Heather Bernstein spent hours making sure that her son Grayson’s “party animal” themed first birthday party was completely perfect — and it was. But shortly after the guests left and the smash cake a distant memory, a few uncomfortable yet familiar feelings began to crop up in the back of her mind.
“I didn’t have an outlet to focus my attention anymore, so I started to feel anxious and low again,” Heather remembers. “It started to really rear its ugly head. And that’s about the time I reached out to Baptist Behavioral Health.”
New motherhood struggles
From navigating the NICU to sleepless nights spent nursing, Heather’s initial days of being a mother weren’t exactly what she anticipated. Heather was 34 weeks along when she went into labor, and despite doctors’ attempts to stop it, she delivered a baby boy just three days later at Baptist Medical Center Jacksonville. Named Grayson, the newborn spent the first two weeks of his life at Wolfson Children’s Hospital’s Neonatal Intensive Care Unit (NICU).
As Heather encountered the complexities of new motherhood, she continued to have concerns for Grayson’s health. Feelings of “mom rage” and overwhelm took hold, but it wasn’t until after her son’s first birthday that she realized she may be struggling with a perinatal mood and anxiety disorder (PMAD).
“I spent the first five minutes telling her everything we had been through and how I was feeling, and I said, ‘I think I have postpartum anxiety and depression.’ She just nodded and said, ‘I think that’s a very astute observation.'”
More than postpartum depression
Dr. Garrett explains that a perinatal mood and anxiety disorder can be any emotional challenge — such as depression, anxiety, post-traumatic stress disorder, or panic disorder — that occurs during pregnancy or the year after delivery.
“PMADs are quite common,” Dr. Garrett says. “As many as 1 in 5 moms, 1 in 10 dads, and 1 in 3 moms of color will experience a PMAD.”
Two years later, throughout her second pregnancy, Heather continued to see Dr. Garrett on a biweekly basis. These sessions empowered her to develop coping skills and utilize resources before her daughter was born.
“I was able to have my close friends and family sign what we called a ‘postpartum pact.’ It was a list of things I wanted them to look for, and if they started to recognize those behaviors in me, it was important that we act on it,” she shares.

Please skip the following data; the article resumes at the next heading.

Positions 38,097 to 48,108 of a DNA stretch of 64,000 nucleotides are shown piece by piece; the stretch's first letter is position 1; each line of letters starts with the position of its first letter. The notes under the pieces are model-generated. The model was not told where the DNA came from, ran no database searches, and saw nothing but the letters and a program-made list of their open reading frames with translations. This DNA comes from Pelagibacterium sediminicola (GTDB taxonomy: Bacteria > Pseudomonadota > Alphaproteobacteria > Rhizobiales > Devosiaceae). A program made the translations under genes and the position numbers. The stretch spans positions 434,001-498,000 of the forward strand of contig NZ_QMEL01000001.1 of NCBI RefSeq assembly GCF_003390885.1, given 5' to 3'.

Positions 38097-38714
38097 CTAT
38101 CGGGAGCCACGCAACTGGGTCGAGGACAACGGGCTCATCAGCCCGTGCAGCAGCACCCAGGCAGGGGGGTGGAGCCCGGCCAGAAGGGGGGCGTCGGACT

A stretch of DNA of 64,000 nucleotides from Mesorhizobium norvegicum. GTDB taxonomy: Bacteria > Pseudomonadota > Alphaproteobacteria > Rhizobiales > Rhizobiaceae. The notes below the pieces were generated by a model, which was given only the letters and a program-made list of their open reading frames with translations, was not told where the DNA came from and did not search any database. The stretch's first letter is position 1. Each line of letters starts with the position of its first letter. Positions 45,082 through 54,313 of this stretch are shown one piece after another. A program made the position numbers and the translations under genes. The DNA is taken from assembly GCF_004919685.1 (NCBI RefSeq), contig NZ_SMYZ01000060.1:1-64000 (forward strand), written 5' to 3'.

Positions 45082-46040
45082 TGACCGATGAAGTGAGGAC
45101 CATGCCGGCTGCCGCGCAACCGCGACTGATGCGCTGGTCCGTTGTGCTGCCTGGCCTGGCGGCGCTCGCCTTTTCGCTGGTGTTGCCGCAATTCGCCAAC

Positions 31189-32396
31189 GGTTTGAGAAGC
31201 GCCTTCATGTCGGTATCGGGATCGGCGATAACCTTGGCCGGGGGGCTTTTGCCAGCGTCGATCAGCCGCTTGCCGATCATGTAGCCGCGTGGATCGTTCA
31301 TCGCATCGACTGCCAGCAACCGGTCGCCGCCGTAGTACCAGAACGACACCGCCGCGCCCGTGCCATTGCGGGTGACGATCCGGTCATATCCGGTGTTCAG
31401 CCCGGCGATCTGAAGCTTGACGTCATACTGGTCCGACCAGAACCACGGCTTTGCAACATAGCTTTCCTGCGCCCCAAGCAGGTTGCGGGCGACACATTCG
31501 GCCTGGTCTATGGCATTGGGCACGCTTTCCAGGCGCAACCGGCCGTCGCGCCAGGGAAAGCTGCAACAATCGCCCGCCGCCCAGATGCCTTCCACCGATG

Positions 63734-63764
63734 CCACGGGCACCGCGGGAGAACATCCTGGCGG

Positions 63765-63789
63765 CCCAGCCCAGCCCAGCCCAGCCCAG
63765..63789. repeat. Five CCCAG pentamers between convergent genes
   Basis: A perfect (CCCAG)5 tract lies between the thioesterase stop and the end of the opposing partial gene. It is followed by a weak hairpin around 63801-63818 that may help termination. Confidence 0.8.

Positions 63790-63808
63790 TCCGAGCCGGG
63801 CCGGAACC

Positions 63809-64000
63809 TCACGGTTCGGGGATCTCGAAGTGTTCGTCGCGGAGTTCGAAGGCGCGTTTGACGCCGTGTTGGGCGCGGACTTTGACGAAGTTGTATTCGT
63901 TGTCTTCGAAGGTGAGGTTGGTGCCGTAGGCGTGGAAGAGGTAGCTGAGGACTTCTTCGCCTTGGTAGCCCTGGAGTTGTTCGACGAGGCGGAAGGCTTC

Baby Violet was born healthy and at full term, with Heather finally able to get the labor and delivery experience she’d always hoped for.
“It was very much the healing experience that I needed. I was able to actually pack a hospital bag and have the music I wanted, the aromatherapy, everything,” she recalls. “Just the ability to keep my baby in the room with me and bring her home the next day — whereas Grayson was immediately taken to the NICU — was amazing.”
A space for healing
There is good news for new and expectant moms who may be struggling with PMADs: An exciting new program from Baptist Health known as The Motherhood Space is here to provide that much-needed maternal mental health support.
An intensive outpatient program, The Motherhood Space is designed for expecting moms and anyone who is within 18 months postpartum. Emphasizing wellness and mental health, the day program was created to offer the care and resources mothers often need most, as well as address many of the obstacles that might keep them from seeking professional help.
“We designed The Motherhood Space with moms in mind,” Dr. Garrett says. “The group programming is social and engaging, facilitated by psychologists who specialize in the perinatal period — and who happen to be moms, themselves! We have a private lactation space, a massage chair and relaxation area, transportation services for those in need, and scholarships for moms who use Medicaid.”
Participants in the day program attend sessions three days a week for up to three weeks and engage in a variety of activities including walking therapy and mommy-and-me yoga. Additionally, The Motherhood Space offers a variety of online resources including free educational videos that address topics ranging from support strategies and self-screening tips to PMADs 101 and the baby blues.
“I definitely would have loved something like The Motherhood Space, especially when Grayson was in the NICU,” Heather adds. “If it had existed when I was pregnant or postpartum, the healing would have started much sooner.”
Don’t be afraid to seek outside support
Grayson is now 5 and Violet is 2, and Heather continues to talk to others about perinatal mental health and encourages new and expectant moms to seek outside support when they need it.
“Always speak up. Always tell your closest friends or family what you’re thinking and how you’re feeling,” she says. “Don’t be afraid to ask for help and use the resources that are available.”
Dr. Garrett adds, “Trust your gut and know that your insight is a strength. If you’re not feeling well, know that you’re not alone. There are things you can do to feel better, and we’re here to help.”
If you are an expectant or new mother who may be suffering from depression, anxiety, or another mental health condition, consider reaching out to The Motherhood Space for support. To learn more, call 904.376.3800 (select option 4 for intensive outpatient program) or visit baptistjax.com/motherhoodspace. To peruse the free YouTube video series, click here.